Ability leveled classrooms?

Discussion in 'Elementary Education' started by teacherstudent1, Nov 1, 2008.

  1. teacherstudent1

    teacherstudent1 Companion

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    I'm curious as to how many of you work in schools that have classrooms leveled by student achievement/ability?

    Our district tries to have heterogeneous classes, with a mix of gifted, high, average, low, and special ed students in each. While I find this admirable, and useful in some ways, I also have worked in districts that either had leveled classrooms or leveled during reading and math classes, and this also had its advantages.

    So how does it work where you are? And what are your feelings about this often volatile subject?
     
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  3. RainStorm

    RainStorm Aficionado

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    I've worked in both systems -- tracked and heterogenous. I prefer tracked -- whether I teach low, medium, or high. But I also see the need for role models, and kids who are totally grouped with other low learners lack that key ingredient.

    I recently went to a conference on HOW to cluster gifted students. Very few schools actually follow the cluster model correctly. If they do, absolutely NO high achievers are in the same classroom with gifted students. And no super low students are in the same room as gifted students.

    It is gifted 6, high achievers 0, middle 12, low 12, (for a class of 30)
    while all of the other classes are
    gifted 0, high achievers 6, middle 9, low 9, really-low 6 (for a class of 30)

    Obviously, no school fits perfectly into this model. But it is great to not have high achievers and gifted students together --it gives every class some role models, and it gives hardworking high achievers have a chance to shine without being overshadowed by gifted students.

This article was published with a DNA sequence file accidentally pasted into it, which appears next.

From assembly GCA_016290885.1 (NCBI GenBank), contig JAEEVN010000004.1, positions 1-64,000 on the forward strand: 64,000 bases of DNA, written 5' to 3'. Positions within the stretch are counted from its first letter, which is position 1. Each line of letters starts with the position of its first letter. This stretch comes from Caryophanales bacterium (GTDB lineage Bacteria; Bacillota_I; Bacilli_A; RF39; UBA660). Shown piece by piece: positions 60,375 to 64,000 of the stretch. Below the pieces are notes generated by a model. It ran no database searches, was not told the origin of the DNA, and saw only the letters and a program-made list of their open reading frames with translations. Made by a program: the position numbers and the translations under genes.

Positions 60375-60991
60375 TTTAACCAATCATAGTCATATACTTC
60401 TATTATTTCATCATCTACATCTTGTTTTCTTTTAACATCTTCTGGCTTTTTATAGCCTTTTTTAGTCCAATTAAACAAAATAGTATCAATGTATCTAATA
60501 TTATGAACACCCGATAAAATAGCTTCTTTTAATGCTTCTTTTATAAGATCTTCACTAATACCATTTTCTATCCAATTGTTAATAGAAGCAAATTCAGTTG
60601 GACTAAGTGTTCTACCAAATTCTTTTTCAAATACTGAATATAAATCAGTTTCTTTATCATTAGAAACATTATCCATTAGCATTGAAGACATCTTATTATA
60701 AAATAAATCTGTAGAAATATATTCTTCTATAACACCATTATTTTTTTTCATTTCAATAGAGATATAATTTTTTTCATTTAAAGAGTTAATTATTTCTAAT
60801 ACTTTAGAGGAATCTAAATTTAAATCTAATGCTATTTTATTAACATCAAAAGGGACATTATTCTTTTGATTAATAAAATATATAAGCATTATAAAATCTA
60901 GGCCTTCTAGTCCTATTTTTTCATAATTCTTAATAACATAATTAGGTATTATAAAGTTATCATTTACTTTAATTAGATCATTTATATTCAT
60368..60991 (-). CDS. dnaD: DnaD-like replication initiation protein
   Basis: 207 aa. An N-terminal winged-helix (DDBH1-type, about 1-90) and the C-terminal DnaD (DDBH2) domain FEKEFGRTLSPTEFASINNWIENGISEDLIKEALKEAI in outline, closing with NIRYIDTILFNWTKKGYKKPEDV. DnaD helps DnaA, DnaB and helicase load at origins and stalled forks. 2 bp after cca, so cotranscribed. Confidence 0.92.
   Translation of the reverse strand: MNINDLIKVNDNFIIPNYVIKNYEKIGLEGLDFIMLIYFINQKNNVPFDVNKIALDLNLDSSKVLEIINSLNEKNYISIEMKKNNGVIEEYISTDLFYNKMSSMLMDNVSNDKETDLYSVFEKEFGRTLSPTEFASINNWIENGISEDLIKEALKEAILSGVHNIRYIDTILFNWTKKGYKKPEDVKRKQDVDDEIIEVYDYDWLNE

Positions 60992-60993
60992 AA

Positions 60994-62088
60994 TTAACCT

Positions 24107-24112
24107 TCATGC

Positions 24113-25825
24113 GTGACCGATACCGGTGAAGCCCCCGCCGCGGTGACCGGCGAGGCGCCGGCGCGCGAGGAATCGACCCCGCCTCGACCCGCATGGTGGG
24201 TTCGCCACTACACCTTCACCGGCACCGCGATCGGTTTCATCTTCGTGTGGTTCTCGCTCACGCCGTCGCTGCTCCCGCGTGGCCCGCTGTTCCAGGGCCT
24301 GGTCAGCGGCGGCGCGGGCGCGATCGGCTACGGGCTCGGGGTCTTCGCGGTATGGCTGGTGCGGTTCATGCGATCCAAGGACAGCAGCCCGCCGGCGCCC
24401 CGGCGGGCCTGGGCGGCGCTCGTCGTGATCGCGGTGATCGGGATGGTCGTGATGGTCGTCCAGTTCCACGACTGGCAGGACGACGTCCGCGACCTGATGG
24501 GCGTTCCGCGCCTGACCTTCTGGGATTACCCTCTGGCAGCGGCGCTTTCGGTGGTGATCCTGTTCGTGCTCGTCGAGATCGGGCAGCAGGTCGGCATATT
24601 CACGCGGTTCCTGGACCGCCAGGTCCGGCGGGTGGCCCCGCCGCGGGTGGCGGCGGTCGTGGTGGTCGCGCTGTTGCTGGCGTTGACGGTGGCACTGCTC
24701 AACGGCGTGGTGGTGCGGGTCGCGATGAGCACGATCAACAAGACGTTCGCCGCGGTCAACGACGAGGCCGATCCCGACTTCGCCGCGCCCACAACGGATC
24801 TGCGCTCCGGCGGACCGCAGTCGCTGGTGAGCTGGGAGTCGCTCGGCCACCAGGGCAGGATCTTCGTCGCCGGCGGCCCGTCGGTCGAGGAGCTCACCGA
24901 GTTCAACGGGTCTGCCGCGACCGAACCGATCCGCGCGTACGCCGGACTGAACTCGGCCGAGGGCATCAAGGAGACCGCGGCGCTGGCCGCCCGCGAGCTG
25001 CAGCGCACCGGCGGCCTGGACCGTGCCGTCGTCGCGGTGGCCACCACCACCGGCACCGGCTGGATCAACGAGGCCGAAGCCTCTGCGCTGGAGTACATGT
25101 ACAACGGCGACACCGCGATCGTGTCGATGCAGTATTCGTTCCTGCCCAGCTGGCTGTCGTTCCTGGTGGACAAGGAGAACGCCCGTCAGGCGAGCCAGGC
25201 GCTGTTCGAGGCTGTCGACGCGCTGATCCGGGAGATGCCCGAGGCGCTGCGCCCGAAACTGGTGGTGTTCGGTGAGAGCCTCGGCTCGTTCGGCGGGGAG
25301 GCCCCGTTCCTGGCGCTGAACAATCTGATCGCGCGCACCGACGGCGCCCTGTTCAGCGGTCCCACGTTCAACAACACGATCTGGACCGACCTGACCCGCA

Very few schools actually follow this model.

    While I prefer tracked (because it is easier to teach) I think in terms of what is best for ALL students, the clustered approach works better.
     
  4. Tasha

    Tasha Phenom

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    My school is heterogenous except that there is one class in each grade with all GT students for that grade and a mix for the other students. Also, the kids identified with speech problems are grouped together so the speech teacher can come in and do classroom activities (not that this makes a difference in learning ability). The school is fairly open to doing it however the grade level decides, but fully going to ability grouping has not worked out for any grade that has tried it.
     
  5. Ms.Jasztal

    Ms.Jasztal Maven

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    Our school basically has tracked classes- well, technically, every class has a transitional and advanced class, with the others in the middle. I have seen many benefits so far this year. The kids are generally doing an amazing job in advanced 4th grade! :woot:
     
  6. Mamacita

    Mamacita Aficionado

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    Educational trends, like all trends, come and go and come again. I much prefer tracked, because it's easier for both teacher AND student. They see the other students in the hallways and cafeteria.